This value can be set as a boot-option to be persistent after a reboot and can be changed on-the-fly which would not be persistent after a reboot.

The procedure given in this example is temporary solution for configuring sriov_numvfs using /sys Any setting to /sys/class/net/interface-name/device/sriov_numvfs is non-permanent, hence the configuration does not survive a reboot.

To prepare NIC to use SR-IOV, complete the following steps:

  1. Create a virtual function (VF) using the following command:

    Below command allows 4 VNFs to use shared NIC ens8f1 for SR-IOV. You must either use sudo or need login as root user.

    As sudo user:

    As root user

Note

The sriov_numvfs option only accepts values 0-n, where n is the maximum number of VFs that are supported by the SR-IOV.

Setting SR-IOV at Boot-Time

The following procedures provide some alternate methods for configuring SR-IOV where the configuration persists a reboot of the host.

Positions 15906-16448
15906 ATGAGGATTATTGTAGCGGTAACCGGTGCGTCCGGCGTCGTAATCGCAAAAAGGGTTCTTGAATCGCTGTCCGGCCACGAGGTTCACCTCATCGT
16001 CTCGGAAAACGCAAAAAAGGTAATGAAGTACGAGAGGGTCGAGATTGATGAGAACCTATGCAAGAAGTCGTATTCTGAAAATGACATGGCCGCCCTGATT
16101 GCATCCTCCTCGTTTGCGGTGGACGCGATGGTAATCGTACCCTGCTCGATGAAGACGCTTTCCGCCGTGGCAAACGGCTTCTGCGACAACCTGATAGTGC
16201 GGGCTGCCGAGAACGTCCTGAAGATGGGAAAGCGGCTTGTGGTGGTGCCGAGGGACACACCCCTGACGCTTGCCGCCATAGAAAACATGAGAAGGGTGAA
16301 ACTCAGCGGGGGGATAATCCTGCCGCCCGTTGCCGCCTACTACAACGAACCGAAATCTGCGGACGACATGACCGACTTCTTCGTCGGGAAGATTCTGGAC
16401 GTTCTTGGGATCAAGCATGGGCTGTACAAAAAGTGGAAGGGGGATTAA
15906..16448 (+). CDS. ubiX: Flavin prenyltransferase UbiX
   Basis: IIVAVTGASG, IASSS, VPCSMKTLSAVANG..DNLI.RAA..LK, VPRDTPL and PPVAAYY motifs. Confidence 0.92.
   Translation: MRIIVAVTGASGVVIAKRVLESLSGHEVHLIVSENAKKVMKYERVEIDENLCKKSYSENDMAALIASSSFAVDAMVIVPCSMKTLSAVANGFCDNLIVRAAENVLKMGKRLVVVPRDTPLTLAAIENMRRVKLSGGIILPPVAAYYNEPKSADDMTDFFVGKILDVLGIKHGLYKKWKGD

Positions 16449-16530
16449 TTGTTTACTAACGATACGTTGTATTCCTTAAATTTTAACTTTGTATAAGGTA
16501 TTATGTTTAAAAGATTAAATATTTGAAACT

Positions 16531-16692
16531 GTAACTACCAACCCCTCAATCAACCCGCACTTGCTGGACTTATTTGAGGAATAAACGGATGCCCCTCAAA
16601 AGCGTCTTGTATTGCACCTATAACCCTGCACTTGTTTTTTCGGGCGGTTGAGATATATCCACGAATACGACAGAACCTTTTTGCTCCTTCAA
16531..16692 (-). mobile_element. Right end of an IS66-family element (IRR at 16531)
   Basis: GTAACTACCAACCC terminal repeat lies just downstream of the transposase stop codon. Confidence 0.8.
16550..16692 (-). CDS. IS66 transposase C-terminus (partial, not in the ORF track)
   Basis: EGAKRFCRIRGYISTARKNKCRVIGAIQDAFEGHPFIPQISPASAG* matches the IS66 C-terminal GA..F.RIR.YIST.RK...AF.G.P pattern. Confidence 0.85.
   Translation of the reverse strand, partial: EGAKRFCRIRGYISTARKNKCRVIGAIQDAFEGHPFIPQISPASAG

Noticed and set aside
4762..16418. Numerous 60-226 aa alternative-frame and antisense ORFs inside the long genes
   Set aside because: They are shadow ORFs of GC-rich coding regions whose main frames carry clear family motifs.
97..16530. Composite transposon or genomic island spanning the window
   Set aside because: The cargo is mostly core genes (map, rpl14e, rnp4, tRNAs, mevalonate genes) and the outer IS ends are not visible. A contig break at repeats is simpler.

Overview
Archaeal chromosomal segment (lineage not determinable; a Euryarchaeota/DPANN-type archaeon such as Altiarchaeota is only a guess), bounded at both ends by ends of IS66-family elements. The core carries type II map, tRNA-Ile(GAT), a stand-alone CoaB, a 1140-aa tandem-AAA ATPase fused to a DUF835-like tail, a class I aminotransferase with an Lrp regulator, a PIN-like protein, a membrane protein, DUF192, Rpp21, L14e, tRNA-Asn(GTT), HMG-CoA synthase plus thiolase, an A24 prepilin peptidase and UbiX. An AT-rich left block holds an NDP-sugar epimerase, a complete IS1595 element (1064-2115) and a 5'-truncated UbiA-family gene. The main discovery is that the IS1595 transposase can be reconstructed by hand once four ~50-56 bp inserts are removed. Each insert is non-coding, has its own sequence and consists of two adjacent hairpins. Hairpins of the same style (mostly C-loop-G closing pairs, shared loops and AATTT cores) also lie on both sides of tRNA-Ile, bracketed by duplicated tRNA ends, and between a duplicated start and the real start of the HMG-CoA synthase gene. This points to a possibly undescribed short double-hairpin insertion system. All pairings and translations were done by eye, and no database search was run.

Following options are available to set the value during the boot-process of the host:

  • Using rc.local

  • Setting modprobe options

  • Setting kernel-paramater using grub

Below example shows a method to configure the sriov_numvfs value by using grub kernel command

  • You must set "intel_iommu=on" and ixgbe.max_vfs= value

    For more information on hugepages, see Preparing the Ubuntu Host to Install vMX.

    Edit the file “/etc/default/grub”:

    After editing, update the following:

    Write new boot-loader to make changes active upon next reboot.

    Reboot the host to make settings active.

Verify sriov_numvfs Settings

Purpose